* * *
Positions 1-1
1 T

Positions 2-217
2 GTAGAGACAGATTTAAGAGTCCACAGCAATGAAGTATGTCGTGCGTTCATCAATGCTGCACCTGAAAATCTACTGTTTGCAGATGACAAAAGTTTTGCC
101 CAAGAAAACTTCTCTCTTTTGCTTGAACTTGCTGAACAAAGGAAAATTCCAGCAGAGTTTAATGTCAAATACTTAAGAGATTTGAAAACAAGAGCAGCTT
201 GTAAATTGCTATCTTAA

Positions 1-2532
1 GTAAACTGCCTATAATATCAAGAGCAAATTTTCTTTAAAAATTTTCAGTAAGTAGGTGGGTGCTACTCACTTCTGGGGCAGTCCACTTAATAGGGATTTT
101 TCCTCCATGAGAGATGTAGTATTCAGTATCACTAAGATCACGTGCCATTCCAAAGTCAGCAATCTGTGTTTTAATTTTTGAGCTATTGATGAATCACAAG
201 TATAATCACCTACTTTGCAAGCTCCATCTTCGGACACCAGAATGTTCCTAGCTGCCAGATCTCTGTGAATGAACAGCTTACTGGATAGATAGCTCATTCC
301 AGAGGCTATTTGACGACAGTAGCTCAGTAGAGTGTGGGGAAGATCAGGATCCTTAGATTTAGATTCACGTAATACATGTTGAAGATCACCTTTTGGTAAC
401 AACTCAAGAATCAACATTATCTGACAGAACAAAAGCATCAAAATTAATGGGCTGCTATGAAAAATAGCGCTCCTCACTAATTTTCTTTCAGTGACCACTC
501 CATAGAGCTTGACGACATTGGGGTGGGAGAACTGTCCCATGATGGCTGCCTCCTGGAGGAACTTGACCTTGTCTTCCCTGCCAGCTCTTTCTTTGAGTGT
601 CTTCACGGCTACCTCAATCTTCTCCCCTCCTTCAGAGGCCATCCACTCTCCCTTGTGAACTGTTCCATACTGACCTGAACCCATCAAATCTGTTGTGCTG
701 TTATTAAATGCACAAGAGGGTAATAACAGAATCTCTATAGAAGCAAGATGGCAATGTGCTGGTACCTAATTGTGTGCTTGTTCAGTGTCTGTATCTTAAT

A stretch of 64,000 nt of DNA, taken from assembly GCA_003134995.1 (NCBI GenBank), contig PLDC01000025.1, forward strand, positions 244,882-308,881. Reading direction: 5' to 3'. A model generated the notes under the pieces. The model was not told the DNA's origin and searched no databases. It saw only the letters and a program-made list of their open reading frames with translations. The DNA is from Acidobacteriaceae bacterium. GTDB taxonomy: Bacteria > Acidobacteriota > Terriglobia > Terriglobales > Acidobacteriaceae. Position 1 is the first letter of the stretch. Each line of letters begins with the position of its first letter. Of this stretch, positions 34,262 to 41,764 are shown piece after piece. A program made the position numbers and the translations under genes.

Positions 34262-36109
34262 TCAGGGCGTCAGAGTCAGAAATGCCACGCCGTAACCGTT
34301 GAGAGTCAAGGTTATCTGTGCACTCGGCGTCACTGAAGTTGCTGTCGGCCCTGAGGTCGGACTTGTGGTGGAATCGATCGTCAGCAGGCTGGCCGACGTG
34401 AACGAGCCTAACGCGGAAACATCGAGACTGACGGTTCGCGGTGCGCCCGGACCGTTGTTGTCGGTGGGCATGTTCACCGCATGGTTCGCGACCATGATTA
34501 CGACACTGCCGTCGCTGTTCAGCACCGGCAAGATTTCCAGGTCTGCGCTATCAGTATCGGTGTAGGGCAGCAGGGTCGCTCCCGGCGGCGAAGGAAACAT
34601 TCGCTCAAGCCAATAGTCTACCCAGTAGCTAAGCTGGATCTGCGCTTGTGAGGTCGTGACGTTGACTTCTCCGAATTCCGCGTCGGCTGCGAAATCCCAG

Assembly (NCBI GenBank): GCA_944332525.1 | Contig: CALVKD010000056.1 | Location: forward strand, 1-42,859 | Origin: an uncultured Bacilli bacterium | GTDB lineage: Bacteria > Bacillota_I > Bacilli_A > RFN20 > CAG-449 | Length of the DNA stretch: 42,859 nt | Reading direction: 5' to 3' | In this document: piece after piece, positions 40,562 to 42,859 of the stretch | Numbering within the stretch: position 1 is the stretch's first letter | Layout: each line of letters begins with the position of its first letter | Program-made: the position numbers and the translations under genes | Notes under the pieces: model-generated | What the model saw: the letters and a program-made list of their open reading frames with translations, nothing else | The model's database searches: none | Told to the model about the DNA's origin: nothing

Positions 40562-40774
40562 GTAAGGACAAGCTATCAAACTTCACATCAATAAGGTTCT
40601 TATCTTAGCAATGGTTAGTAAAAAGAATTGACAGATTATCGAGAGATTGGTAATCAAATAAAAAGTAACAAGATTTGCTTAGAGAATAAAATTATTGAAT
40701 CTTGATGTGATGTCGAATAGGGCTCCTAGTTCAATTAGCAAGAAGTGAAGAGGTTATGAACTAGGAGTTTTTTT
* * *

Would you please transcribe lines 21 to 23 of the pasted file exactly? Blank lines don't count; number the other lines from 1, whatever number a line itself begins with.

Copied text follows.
34501 CGACACTGCCGTCGCTGTTCAGCACCGGCAAGATTTCCAGGTCTGCGCTATCAGTATCGGTGTAGGGCAGCAGGGTCGCTCCCGGCGGCGAAGGAAACAT
34601 TCGCTCAAGCCAATAGTCTACCCAGTAGCTAAGCTGGATCTGCGCTTGTGAGGTCGTGACGTTGACTTCTCCGAATTCCGCGTCGGCTGCGAAATCCCAG

Assembly (NCBI GenBank): GCA_944332525.1 | Contig: CALVKD010000056.1 | Location: forward strand, 1-42,859 | Origin: an uncultured Bacilli bacterium | GTDB lineage: Bacteria > Bacillota_I > Bacilli_A > RFN20 > CAG-449 | Length of the DNA stretch: 42,859 nt | Reading direction: 5' to 3' | In this document: piece after piece, positions 40,562 to 42,859 of the stretch | Numbering within the stretch: position 1 is the stretch's first letter | Layout: each line of letters begins with the position of its first letter | Program-made: the position numbers and the translations under genes | Notes under the pieces: model-generated | What the model saw: the letters and a program-made list of their open reading frames with translations, nothing else | The model's database searches: none | Told to the model about the DNA's origin: nothing